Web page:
Sunday, 4 June 2017

France 1944 - Travelling Post Office Van

I once heard that a city without a rail network is like a body with no arteries. Perhaps a slight exaggeration there, but nevertheless since the early to mid nineteenth century, trains have played an integral role in the industrial development of many, many countries.

The first railway lines appeared in France in 1823. These lines were generally quite short and used for mining. After seeing the success of larger rail networks in Britain, France decided it was time to develop their own railway system. This decision was, in part, to link with the existing system in Britain to boost trade.

One of the most important early French rail lines was the Paris-Le Havre line. The first section of this line to be built was the Paris-Rouen. In order to facilitate the construction of the line, the Paris and Rouen Railway Company was established. They appointed a man by the name of Joseph Locke as the head engineer. It is worth pointing out that this scheme had its fair share of opposition. Many believed it was detrimental to the landscape, primarily agriculture. France already had an established system of water-borne transport, which utilised the country's numerous natural waterways. It was argued that a rail system would create dangerous opposition to this established economy. But, in the end, industrial progress - good or bad - won the day. And on 9 May 1843 the Paris-Rouen line (the first section of the Paris-Le Havre line) was opened. The remainder of the line was opened om 22 March 1847. In total, this rail line stretched for 228 km.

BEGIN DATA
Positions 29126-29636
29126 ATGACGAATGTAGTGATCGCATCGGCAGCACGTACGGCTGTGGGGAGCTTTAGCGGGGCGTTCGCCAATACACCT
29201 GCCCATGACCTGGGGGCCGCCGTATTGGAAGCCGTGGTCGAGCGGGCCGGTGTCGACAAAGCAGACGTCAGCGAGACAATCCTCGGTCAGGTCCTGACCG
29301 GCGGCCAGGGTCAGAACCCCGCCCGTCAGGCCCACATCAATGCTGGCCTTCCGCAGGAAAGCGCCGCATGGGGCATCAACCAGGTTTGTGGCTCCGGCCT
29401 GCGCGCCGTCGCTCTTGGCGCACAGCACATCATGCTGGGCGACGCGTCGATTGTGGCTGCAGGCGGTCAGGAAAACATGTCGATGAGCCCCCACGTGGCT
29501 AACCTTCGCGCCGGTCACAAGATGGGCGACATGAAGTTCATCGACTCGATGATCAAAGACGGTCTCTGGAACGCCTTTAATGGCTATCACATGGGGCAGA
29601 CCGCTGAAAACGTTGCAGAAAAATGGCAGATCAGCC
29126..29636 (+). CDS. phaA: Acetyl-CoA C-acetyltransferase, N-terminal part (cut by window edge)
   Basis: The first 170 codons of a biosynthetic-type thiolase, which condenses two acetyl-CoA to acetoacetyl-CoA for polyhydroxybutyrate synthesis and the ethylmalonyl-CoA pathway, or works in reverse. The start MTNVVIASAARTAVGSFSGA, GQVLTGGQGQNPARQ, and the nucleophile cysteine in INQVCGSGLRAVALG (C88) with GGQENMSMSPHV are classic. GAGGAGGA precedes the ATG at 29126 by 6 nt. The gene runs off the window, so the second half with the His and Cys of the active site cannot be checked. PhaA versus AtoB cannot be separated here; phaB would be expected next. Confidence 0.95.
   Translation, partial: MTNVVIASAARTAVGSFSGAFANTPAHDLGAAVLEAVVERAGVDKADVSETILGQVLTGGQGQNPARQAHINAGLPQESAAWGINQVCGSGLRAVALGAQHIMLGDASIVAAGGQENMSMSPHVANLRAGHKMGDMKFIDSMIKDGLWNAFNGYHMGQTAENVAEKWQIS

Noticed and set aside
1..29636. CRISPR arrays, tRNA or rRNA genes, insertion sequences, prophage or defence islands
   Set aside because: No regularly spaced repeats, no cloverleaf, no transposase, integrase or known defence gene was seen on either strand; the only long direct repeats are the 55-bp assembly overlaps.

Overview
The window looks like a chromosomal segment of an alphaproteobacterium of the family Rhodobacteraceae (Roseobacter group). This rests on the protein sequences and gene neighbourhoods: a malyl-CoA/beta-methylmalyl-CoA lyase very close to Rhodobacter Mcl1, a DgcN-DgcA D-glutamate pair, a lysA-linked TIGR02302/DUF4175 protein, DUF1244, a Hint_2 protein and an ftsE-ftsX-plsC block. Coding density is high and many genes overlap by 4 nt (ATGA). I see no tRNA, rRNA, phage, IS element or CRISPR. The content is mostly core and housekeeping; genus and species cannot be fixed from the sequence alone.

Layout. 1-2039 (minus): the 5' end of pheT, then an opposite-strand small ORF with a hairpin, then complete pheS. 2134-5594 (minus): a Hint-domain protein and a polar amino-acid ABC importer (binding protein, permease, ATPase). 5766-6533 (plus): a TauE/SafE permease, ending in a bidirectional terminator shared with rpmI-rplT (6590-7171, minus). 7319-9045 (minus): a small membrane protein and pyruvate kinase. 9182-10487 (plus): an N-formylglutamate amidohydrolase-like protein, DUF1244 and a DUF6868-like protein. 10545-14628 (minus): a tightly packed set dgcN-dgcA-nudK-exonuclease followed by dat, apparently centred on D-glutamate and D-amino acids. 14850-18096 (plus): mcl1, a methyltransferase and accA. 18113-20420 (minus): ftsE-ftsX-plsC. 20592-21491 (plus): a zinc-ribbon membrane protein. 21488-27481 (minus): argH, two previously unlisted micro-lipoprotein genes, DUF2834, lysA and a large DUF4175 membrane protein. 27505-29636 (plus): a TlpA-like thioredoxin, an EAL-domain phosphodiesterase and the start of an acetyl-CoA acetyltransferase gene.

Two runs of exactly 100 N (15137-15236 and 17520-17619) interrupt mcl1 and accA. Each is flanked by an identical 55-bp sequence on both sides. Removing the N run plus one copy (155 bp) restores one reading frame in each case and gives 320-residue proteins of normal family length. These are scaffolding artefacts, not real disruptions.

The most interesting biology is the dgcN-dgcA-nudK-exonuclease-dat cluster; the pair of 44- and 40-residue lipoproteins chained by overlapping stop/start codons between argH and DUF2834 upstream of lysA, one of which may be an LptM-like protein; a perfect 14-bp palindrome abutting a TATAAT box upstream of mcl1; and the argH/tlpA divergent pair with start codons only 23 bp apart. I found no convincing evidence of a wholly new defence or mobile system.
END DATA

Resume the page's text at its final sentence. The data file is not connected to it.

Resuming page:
Opening of the Paris-Rouen Rail line, 1843.


On 10 June 1944 France issued a stamp commemorating the 100th anniversary of the creation of mobile postal services. The first use of the rail mail coach - from the tiny bit I've been able to discover - began with the Paris-Rouen line in 1844. The stamp was designed by M. Pelletan.

And the engraver... Well, that's where things seem to get interesting! There is no engraver name on the stamp. According to Stanley Gibbons, the engraver was Pellean. But... but everywhere I have looked on the internet, the engraving has been attributed to Pierre Gandon. Is this another case of Gandon's name not being allowed to appear on the stamp? Or is this simply a case of the name of the engraver being omitted for no good reason, other than that it just is? I don't know! If anyone can shed some light on this issue I'd be very grateful.

Until next time...

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